Chronic inflammation has been implicated in a host of human cancers. A number of inflammation-related mediators, including nuclear factor kappa B (NF-κB), oxygen and nitrogen radicals, cytokines, prostaglandins, and microRNAs, may be responsible for this well-known association. Because COPD and emphysema are also related to inflammation, it is only logical to postulate that proinflammatory mediators play a pivotal role in the link between all three tobacco-related diseases. Genetic alterations in cytokines implicated in the pathogenesis of both COPD and lung cancer have already been mentioned, but other cytokines also play a role. For example, proinflammatory IL-17 may contribute to disease progression in patients with severe COPD. In lung cancer, however, its role is confusing: mechanisms that have been proposed include protumoral cell proliferation, angiogenesis, metastasis, immune system evasion, and chemotherapy resistance.[50,51] Human non–small-cell lung cancer cells have been shown to produce type 2 cytokines, which contribute to an oncogenic stroma. IL-4, for example, has been linked to tumor growth and the appearance of metastasis in lung cancer.[52,53] While COPD has been traditionally considered a type 1 cytokine–producing disease, recent evidence suggests that protumoral type 2 inflammatory cytokines may play a crucial role as well, providing further evidence in favor of a mechanistic link between COPD and lung cancer. This is a key finding because Th1 cell infiltration is associated with a better prognosis in non–small-cell lung cancer, while infiltration by type 2 cytokines favors tumor progression.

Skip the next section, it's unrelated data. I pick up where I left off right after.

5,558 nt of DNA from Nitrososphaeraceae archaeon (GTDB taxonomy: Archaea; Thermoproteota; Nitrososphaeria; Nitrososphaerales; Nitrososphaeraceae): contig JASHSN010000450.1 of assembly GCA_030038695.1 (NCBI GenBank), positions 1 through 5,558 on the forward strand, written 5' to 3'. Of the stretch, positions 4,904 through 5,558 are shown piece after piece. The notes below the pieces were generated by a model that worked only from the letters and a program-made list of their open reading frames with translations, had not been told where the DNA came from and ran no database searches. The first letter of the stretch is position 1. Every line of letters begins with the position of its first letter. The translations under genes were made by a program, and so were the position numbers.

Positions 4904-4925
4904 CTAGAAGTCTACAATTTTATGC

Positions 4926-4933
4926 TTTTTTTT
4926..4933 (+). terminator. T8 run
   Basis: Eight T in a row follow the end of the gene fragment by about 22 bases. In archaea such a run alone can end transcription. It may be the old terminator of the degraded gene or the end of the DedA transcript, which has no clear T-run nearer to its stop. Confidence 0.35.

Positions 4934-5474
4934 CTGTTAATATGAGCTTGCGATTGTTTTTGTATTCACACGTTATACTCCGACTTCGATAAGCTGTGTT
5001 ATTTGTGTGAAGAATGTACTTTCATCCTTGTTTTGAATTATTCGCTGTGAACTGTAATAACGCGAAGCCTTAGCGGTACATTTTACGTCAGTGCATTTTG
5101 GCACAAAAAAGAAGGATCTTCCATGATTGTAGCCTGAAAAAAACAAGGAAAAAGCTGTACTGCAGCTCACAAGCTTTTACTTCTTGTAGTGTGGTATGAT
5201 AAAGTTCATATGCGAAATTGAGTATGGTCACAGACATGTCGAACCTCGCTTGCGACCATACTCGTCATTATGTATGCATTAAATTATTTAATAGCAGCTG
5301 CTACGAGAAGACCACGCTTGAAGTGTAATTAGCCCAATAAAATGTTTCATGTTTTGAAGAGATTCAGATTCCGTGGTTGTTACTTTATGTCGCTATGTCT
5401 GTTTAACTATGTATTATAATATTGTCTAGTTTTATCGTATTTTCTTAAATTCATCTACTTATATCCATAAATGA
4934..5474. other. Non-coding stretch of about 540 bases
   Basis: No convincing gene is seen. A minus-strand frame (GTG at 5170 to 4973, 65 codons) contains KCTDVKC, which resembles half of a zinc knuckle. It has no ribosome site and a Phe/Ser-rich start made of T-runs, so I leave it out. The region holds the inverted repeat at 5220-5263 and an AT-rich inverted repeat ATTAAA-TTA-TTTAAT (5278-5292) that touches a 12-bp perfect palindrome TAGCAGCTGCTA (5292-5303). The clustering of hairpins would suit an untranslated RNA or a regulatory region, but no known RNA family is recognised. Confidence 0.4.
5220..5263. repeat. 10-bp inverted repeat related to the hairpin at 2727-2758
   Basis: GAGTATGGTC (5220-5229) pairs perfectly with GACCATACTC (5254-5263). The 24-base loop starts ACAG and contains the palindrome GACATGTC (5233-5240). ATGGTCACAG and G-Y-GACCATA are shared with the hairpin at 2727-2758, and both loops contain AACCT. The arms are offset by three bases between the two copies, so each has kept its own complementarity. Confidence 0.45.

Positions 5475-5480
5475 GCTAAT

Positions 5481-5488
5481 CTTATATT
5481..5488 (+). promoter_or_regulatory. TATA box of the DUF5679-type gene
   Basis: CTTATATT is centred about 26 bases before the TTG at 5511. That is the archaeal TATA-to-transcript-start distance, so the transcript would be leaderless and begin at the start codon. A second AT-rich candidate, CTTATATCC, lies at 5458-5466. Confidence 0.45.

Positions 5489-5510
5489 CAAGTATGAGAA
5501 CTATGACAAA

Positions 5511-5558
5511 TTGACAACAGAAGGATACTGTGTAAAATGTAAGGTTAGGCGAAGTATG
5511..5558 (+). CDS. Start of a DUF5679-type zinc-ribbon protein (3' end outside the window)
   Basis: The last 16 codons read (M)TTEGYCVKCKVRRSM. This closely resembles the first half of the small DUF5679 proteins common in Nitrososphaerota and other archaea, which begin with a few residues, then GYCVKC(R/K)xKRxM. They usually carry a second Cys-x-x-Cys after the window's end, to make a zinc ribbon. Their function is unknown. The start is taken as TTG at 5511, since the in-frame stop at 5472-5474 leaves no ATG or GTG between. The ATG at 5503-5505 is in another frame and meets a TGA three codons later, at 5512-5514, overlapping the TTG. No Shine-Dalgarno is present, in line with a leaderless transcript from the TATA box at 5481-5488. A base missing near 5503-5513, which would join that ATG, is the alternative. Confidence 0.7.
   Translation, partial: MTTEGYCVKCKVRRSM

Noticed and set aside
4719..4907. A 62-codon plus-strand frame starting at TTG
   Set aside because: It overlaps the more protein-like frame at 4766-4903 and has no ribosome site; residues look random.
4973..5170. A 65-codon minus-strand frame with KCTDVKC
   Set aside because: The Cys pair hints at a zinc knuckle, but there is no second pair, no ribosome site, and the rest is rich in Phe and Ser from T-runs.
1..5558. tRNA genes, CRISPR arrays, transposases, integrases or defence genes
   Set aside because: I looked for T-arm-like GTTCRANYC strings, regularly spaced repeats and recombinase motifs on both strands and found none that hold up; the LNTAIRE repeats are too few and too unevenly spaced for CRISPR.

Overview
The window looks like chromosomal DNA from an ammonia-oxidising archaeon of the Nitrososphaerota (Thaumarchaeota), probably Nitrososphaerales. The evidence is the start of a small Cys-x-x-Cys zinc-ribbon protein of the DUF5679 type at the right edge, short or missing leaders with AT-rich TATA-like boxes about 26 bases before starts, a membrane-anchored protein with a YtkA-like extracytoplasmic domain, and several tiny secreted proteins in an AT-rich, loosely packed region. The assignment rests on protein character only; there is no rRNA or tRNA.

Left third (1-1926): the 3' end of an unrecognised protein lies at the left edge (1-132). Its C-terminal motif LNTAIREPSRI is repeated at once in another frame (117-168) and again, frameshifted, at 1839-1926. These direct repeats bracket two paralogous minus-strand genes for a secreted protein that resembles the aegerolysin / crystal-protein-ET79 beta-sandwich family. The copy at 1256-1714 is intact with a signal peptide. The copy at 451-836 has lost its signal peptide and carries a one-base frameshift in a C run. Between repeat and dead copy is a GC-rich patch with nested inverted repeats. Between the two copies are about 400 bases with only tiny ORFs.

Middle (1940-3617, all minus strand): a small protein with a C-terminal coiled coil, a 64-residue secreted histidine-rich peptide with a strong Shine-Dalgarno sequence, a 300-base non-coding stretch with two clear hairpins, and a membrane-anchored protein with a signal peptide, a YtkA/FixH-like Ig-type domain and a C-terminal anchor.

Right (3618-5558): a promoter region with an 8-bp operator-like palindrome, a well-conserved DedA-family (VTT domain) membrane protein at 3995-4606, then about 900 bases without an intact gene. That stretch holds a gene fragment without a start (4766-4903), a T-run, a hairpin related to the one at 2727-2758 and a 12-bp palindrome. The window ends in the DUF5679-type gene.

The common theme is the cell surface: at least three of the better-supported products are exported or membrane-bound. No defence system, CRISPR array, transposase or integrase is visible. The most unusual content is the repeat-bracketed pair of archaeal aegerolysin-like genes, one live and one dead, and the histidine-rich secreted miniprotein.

NF-κB, a regulator of genes that control cell proliferation and cell survival, and a modifier of Th2 proinflammatory cytokines, has been implicated in the development of both lung cancer and COPD. NF-κB expression is stimulated by smoking, and has been linked to COPD pathogenesis, as well as to chronic inflammation–related carcinogenesis and muscle wasting in smokers.[57-59] It may also induce carcinogenesis by a p53-related mechanism.